Adventures in Southern Seas eBook

This eBook from the Gutenberg Project consists of approximately 245 pages of information about Adventures in Southern Seas.
petticoat of finely-plaited cloth reached from waist to knee; beautiful necklets made from red and white coral hung round their necks; while their hair was frizzled like a mop upon their heads, powdered red or yellow.  The women were similarly attired, save that their petticoats were longer and their hair hung straight, while the children went entirely naked except for garlands of bright flowers.  No weapons were carried by these islanders, and upon landing we found them friendly, and inclined to offer us hospitality.

The houses in the town to which they welcomed us are of a beehive shape; the sides open during the day, but closed at nights by blinds made from the leaves of the coconut tree.  The floor is formed of powdered white coral, and is very clean.  The town was built in a semi-circle facing the beach.  In the centre was the king’s house, a building of the same construction as the others, but of larger size.  Beautifully-made mats and wooden bowls formed the only furniture in these dwellings, some of the mats being trimmed with red feathers, while others resembled shaggy white wool rugs, which, on closer inspection, proved to be made from the bark of a dwarf hibiscus, with which the islands abound, bearing a bright red flower.  The food of the islanders consists of fish, coconuts, taro, yams, and breadfruit, of which there is a plentiful supply.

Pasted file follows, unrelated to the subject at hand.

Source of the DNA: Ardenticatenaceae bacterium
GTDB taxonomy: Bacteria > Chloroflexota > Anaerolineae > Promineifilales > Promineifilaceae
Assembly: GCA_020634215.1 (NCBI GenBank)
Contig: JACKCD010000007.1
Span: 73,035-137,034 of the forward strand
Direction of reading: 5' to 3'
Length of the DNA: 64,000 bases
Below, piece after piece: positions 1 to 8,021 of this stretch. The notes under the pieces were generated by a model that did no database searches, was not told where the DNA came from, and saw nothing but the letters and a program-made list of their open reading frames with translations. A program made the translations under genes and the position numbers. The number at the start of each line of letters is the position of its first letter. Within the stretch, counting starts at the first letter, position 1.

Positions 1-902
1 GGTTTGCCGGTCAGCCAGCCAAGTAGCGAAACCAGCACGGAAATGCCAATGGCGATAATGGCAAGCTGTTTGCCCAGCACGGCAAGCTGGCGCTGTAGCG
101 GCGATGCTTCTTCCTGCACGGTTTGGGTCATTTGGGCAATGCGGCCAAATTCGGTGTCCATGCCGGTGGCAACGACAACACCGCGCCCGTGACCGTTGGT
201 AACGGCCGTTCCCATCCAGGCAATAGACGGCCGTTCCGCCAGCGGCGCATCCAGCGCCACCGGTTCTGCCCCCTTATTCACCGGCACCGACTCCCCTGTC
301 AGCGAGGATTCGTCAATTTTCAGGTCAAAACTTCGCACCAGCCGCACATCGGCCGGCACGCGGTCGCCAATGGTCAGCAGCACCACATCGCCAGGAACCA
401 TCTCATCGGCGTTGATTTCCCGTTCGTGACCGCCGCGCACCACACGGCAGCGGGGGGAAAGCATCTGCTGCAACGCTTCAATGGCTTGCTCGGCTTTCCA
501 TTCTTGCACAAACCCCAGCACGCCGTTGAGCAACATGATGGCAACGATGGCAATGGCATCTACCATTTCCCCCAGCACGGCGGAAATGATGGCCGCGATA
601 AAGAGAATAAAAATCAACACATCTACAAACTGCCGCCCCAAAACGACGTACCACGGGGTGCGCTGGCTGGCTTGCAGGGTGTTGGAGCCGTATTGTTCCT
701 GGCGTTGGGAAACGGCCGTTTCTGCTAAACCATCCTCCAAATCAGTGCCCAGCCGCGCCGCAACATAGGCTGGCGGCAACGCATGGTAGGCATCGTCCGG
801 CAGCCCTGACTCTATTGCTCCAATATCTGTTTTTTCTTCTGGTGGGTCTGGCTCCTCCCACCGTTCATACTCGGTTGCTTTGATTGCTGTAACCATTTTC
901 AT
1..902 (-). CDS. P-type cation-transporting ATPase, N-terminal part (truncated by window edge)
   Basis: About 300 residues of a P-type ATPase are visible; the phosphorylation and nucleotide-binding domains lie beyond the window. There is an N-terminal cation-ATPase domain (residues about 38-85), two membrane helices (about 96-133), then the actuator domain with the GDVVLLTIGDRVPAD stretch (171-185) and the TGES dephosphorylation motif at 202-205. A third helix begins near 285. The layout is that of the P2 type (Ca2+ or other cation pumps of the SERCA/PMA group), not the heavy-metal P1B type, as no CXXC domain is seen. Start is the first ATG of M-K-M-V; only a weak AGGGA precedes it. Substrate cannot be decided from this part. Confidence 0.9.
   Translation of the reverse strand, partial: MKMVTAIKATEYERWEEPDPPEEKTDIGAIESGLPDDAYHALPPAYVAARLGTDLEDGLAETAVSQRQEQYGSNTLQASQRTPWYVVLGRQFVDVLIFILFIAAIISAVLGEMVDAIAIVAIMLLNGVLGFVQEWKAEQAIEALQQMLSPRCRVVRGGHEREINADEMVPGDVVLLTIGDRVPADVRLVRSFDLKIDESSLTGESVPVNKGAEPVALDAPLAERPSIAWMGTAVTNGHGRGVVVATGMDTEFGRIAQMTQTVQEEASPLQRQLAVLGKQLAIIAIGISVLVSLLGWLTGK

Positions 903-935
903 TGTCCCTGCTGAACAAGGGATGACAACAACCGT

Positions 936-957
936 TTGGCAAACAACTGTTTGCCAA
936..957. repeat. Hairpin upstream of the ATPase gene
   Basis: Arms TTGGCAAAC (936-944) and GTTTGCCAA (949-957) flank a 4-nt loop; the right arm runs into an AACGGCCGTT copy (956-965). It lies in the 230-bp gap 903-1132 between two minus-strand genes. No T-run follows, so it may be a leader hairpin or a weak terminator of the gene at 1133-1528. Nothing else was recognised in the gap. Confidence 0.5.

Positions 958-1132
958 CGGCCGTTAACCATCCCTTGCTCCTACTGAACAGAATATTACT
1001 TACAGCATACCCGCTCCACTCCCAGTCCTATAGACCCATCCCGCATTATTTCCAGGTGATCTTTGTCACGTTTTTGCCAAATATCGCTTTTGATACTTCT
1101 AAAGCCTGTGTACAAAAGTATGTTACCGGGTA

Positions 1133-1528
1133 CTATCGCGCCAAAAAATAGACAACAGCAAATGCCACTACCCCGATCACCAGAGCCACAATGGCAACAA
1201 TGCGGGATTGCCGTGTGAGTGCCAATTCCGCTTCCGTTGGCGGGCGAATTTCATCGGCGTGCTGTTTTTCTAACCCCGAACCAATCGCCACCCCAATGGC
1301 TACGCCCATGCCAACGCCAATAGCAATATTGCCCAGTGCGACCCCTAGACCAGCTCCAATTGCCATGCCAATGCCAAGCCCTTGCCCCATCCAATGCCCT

In return for their hospitality, Hartog distributed among the natives pieces of bright-coloured cloth, beads, knives, and other trifles, which, in the eyes of these simple savages, were so many wonders hitherto undreamed of.

When we had been some days upon the island Hartog expressed to the king his desire to obtain the pearl shells of which we could see an abundance at the bottom of the bay, within easy reach of an expert diver, and as these islanders were as much at home in the water as upon land, we soon had a pile of shell upon the beach which some of the crew set to work to open; but although we opened a great number of shells very few pearls were found, and none of any special value.

When the king observed what we were in search of he offered Hartog for his acceptance a number of pearls, some of large size and perfect colour, which from time to time he had collected.

“’Twill be enough to satisfy the merchants,” said Hartog to me when he had safely locked up this treasure on board the “Endraght”, “but nothing over, unless we can add to the collection by our own exertions.”  But although we continued to open shells for several days no great haul of pearls was made.  The pearl shell we shipped, knowing that it would fetch a good price at Amsterdam.

Hartog was so relieved at having secured something that would repay the expenses of the voyage that he recovered his natural buoyancy of spirits which had lately been oppressed by the prospect of returning home empty-handed.

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Adventures in Southern Seas from Project Gutenberg. Public domain.
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